Lawsuit Puts the Brakes on Theme Parks
It seems that just about every single theme park company out there is being accused of patent infringment for using a magnetic breaking system. Safety Braking claims they hold exclusive licenses to the patents from Magnetar Technologies Corp., based in Seal Beach, California, and the other from G&T Conveyor Co., based in Tavares.
Safety Braking won the patents in 1994 and 2003.
This could mean that if the court decides in the favor of Safety Braking that all theme parks involved, including DISNEY, will have to pay hefty fines. More on this as it develops.
I wonder if this will cause the rides with those kind of brakes to close, or whats going to happen b/c of this craziness. People will sue over anything these days(roll eyes)
A couple of questions. One, why is this company suing the park chains and not the ride manufacturers? Certain parks such as Disney build their own rides, so I could maybe see that. The other companies involved don't design and build their own rides for the most part. They hire firms to do that. Why not a lawsuit against Intamin or B&M. Some older rides have had the brakes installed on them for safety and economical purposes, but are the parks who do this really making a buck off of them? There's not an upcharge magnetic brake ride attraction out there is there? Two, magnetic brakes on rides have been around for 15 years, so that means that the rights have been "infringed upon" for a long time. Why a lawsuit now?
Derek, Disney also hires coaster companies to build their roller coasters, namely Vekoma.
There's an entire industry in the legal community that does the following:
I think the parks being sued should remove the brakes from the coasters and send the parts to the lawyers. It'll make for some wild rides, I'm sure!
I thought there was a law that went into effect to eliminate frivoulous law suites. I guess this didn't fall into that catagory. I agree about suing the manufacturers. I disagree w/the suing part of it but if they want to sue, what do the parks have to do w/it. They didn't make the brakes, they just put them in w/the coaster or they simply came w/the coaster. Stupid. Just another example of trying to get money w/o wking for it.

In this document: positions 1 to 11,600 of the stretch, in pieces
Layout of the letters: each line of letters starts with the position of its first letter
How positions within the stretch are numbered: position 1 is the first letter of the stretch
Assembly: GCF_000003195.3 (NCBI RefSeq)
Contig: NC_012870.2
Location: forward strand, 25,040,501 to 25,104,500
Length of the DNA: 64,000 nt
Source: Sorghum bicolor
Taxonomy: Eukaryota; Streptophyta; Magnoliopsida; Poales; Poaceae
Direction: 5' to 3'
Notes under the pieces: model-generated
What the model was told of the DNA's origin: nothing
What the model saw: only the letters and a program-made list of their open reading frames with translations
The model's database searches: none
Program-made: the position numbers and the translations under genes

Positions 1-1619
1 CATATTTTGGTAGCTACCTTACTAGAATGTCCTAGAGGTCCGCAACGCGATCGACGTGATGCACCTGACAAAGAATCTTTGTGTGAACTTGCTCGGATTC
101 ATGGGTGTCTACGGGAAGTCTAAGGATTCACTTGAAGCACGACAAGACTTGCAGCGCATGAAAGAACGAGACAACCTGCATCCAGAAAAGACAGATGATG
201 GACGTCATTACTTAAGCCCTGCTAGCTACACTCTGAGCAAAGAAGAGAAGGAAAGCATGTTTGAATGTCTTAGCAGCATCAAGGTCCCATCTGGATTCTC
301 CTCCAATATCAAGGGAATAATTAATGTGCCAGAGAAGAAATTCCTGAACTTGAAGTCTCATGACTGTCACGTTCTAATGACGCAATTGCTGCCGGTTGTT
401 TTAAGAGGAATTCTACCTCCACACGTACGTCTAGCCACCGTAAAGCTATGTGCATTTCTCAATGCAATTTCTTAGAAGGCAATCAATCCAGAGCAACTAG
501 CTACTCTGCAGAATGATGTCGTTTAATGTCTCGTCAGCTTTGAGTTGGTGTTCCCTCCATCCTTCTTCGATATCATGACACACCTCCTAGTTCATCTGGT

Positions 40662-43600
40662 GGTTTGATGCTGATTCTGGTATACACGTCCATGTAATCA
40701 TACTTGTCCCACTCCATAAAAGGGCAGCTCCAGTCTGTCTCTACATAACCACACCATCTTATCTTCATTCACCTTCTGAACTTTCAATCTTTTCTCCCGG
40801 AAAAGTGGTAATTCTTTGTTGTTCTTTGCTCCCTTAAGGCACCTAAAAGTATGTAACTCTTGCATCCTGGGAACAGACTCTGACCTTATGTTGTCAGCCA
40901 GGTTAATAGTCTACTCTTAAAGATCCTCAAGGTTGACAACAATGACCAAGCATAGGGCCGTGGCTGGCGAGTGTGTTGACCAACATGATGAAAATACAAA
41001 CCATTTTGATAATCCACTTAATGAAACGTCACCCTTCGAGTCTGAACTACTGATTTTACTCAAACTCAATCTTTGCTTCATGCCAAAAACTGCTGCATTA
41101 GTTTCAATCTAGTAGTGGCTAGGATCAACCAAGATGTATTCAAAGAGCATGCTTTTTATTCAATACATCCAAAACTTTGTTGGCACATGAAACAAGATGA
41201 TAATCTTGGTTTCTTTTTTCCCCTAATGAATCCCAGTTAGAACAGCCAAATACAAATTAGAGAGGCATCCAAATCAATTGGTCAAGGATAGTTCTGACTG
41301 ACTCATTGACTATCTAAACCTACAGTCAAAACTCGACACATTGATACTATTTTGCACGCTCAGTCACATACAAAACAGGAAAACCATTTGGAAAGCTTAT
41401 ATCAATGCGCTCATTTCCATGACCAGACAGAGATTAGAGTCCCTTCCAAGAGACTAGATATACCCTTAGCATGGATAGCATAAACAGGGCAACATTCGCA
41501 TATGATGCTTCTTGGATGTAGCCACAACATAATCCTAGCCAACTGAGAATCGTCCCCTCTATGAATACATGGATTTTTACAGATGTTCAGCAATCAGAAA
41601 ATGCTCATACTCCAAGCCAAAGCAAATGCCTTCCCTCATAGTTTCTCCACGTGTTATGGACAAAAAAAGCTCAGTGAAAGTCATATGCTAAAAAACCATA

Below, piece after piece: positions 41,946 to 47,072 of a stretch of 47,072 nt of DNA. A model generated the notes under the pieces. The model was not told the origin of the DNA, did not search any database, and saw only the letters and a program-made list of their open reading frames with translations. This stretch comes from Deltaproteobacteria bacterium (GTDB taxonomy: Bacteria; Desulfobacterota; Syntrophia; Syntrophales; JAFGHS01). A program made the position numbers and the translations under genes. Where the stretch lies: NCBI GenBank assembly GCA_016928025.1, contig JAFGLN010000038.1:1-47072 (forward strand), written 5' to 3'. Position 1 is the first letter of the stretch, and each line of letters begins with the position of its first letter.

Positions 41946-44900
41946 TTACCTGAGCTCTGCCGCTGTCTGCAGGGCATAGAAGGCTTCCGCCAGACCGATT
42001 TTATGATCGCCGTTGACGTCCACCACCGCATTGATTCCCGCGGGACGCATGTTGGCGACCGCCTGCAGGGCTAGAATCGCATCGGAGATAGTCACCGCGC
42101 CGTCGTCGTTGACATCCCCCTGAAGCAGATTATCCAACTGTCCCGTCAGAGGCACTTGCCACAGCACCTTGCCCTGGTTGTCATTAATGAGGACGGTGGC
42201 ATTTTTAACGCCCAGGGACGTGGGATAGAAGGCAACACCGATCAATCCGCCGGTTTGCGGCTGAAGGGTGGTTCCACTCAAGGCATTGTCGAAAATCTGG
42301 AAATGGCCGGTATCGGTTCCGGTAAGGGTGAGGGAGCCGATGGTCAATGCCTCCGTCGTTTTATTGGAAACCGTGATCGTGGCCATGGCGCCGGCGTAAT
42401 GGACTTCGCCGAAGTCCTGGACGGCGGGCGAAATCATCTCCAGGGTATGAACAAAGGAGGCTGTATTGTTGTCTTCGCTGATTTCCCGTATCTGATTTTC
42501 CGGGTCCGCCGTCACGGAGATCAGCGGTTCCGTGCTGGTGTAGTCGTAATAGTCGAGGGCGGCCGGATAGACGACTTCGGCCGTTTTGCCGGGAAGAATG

This doesn't necessarily fall under the term frivoulous lawsuit...yet. There is some legitimacy to the claims being made, it's just the circumstances under which they have been made that comes into question. The technology has been around too long and used too widely, and the parks usually aren't the ones who design the mechanical aspects of a ride. Quite honestly I don't think that the park companies are just going to settle on this one. Cedar Fair has been known to go to war with city councils, ride companies, and others who get in the way of their interests. I can't see Universal or Disney and their army of lawyers and piles of money just rolling over either. The suit is against 5 of the biggest companies in the business, and if the parks are ready to fight, they have a excellent chance of winning. I hope that the plaintiffs have a warchest ready to go.
There's something missing in this story. First of all different rides use different braking systems -- meaning the topic of discussion does not mean ALL the rides at the themeparks are using the system in question.
This article has been archived and is no longer accepting comments.